Mar 23 2011

Lenten reflection: Discovering our best selves

Larry LivingstonEvery Wednesday throughout Lent, we will post a reflection from Larry Livingston, CFCA church relations director. We hope these reflections help you on your own Lenten journey.

Last Sundayís Gospel presented us with the image of the triumphant Moses, standing in serene dignity alongside the Prophet Elijah at the Transfiguration of Jesus.

But in todayís first reading, we see a very different Moses ñ one close to throwing in the towel.

The reading takes place early on in the 40-year trek of the people of Israel through the desert on their way to the Promised Land.

Tired and thirsty, they grumble against Moses as the one who brought them out of Egypt. Considering their previous existence as slaves, the collective short memory of the people must have exasperated Moses considerably.

Still, it is hard to work up much sympathy for Moses because, whenever the people grumble at him, his response seems to be to grumble at God.

It is in his conversations with God that we see glimpses of the insecure person Moses truly was.

Moses is one of a long line of reluctant biblical heroes. In the tradition of prophets like Jonah and Jeremiah, he tried to talk his way out of Godís call.

Bob Hentzen along Walk2gether

CFCA President and Co-founder Bob Hentzen witnesses a sunrise in the Andes mountains along Walk2gether.

But, as with the prophets, God did not take Mosesí ìnoî as his final answer.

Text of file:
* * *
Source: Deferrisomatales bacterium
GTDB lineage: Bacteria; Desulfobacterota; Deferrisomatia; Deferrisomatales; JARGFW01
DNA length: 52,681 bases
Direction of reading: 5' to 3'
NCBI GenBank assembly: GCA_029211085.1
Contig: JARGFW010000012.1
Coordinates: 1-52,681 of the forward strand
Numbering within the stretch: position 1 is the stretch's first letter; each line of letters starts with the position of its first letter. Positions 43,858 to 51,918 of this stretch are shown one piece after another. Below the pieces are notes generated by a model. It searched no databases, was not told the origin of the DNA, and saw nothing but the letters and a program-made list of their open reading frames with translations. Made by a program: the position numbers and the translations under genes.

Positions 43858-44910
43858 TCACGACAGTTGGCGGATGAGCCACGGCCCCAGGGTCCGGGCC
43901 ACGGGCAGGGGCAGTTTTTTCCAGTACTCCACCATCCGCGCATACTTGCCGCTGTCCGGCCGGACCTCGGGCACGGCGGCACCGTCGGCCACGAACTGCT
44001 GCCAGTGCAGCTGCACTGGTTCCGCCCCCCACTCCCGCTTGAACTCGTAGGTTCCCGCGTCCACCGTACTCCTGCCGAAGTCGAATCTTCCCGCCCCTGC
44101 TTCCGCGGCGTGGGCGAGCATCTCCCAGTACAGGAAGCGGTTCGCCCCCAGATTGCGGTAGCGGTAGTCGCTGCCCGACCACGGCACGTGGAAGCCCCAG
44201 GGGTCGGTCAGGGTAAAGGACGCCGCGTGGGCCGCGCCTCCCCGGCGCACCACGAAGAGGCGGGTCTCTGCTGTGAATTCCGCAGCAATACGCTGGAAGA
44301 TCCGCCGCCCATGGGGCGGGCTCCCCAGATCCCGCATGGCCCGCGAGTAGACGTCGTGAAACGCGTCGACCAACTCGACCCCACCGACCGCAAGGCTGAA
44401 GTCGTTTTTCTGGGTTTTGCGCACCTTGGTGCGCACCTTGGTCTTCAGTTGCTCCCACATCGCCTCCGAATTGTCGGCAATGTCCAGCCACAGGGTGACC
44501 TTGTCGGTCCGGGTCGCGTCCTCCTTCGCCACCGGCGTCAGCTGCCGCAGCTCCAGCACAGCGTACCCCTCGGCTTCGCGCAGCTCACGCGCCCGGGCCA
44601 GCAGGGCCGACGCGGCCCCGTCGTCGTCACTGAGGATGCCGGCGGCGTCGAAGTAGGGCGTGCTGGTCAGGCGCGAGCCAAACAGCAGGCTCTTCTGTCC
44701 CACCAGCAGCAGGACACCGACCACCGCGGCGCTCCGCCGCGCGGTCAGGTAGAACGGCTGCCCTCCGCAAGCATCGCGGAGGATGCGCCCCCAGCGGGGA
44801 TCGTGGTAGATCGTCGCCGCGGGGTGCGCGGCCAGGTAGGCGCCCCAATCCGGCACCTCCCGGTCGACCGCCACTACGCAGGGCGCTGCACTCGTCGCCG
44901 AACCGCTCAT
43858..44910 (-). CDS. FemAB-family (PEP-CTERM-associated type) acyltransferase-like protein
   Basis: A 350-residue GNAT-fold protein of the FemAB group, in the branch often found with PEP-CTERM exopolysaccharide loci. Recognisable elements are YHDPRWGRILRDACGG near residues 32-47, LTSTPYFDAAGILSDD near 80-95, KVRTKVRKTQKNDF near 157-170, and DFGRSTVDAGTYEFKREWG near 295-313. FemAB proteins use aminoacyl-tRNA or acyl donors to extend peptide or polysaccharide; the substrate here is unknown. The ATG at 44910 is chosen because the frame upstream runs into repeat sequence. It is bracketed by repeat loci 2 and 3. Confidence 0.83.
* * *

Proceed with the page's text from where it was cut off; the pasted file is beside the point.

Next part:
Of course, God does take no for an answer, and would have taken it from Moses if that was truly the desire of Mosesí heart.

But God knew that, despite his doubts and fears, Moses really did want to lead. He just needed a little divine push in order to discover his best self.

Mosesí dilemma is ours as well. We too sometimes need help discovering our best selves. We too often find ourselves at the crossroads between safe choice and the risk of accomplishment.

Sometimes we fear failure and sometimes we fear success. Whatever our fears, it usually just seems easier to avoid the risk.

But there are times when that ìsafeî choice isnít really so safe and life compels us to take leaps of faith.

We see this every day in the CFCA world when parents living in poverty decide to send their children to school instead of into the fields to work, or when communities join together to learn new ways to generate income.

As courageous choices help these people rise from oppressive poverty, we are reminded of the good that comes from saying ìyesî to the God of the possible.

As he dealt with his thirsty, grumbling community of wanderers, Moses probably regretted his ìyesî to God. It surely wasnít the first time he felt that way and it wouldnít be the last.

The important thing is that, no matter how he felt at any given moment, Moses remained faithful to his commitment to God.

In so doing, he also remained faithful to his best self.